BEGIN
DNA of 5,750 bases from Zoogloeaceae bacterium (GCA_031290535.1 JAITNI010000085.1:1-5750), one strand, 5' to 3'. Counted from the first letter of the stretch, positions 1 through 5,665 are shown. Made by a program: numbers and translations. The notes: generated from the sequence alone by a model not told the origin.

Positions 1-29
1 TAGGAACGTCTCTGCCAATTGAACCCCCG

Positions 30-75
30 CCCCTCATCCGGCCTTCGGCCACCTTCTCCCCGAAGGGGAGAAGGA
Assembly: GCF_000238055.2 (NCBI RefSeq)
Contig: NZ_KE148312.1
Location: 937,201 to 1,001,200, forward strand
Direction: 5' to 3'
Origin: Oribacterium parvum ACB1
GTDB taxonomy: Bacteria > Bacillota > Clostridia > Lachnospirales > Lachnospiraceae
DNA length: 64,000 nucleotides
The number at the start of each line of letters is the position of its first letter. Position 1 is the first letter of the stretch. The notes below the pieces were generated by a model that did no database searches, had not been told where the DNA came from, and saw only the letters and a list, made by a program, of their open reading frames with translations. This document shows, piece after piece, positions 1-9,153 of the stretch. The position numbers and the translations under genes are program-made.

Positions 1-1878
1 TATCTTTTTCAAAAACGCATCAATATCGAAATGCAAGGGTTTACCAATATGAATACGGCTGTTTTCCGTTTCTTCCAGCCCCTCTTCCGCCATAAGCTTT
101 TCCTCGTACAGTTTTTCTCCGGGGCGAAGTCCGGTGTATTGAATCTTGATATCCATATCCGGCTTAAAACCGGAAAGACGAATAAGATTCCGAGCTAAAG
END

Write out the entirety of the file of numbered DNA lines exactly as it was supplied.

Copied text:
DNA of 5,750 bases from Zoogloeaceae bacterium (GCA_031290535.1 JAITNI010000085.1:1-5750), one strand, 5' to 3'. Counted from the first letter of the stretch, positions 1 through 5,665 are shown. Made by a program: numbers and translations. The notes: generated from the sequence alone by a model not told the origin.

Positions 1-29
1 TAGGAACGTCTCTGCCAATTGAACCCCCG

Positions 30-75
30 CCCCTCATCCGGCCTTCGGCCACCTTCTCCCCGAAGGGGAGAAGGA
Assembly: GCF_000238055.2 (NCBI RefSeq)
Contig: NZ_KE148312.1
Location: 937,201 to 1,001,200, forward strand
Direction: 5' to 3'
Origin: Oribacterium parvum ACB1
GTDB taxonomy: Bacteria > Bacillota > Clostridia > Lachnospirales > Lachnospiraceae
DNA length: 64,000 nucleotides
The number at the start of each line of letters is the position of its first letter. Position 1 is the first letter of the stretch. The notes below the pieces were generated by a model that did no database searches, had not been told where the DNA came from, and saw only the letters and a list, made by a program, of their open reading frames with translations. This document shows, piece after piece, positions 1-9,153 of the stretch. The position numbers and the translations under genes are program-made.

Positions 1-1878
1 TATCTTTTTCAAAAACGCATCAATATCGAAATGCAAGGGTTTACCAATATGAATACGGCTGTTTTCCGTTTCTTCCAGCCCCTCTTCCGCCATAAGCTTT
101 TCCTCGTACAGTTTTTCTCCGGGGCGAAGTCCGGTGTATTGAATCTTGATATCCATATCCGGCTTAAAACCGGAAAGACGAATAAGATTCCGAGCTAAAG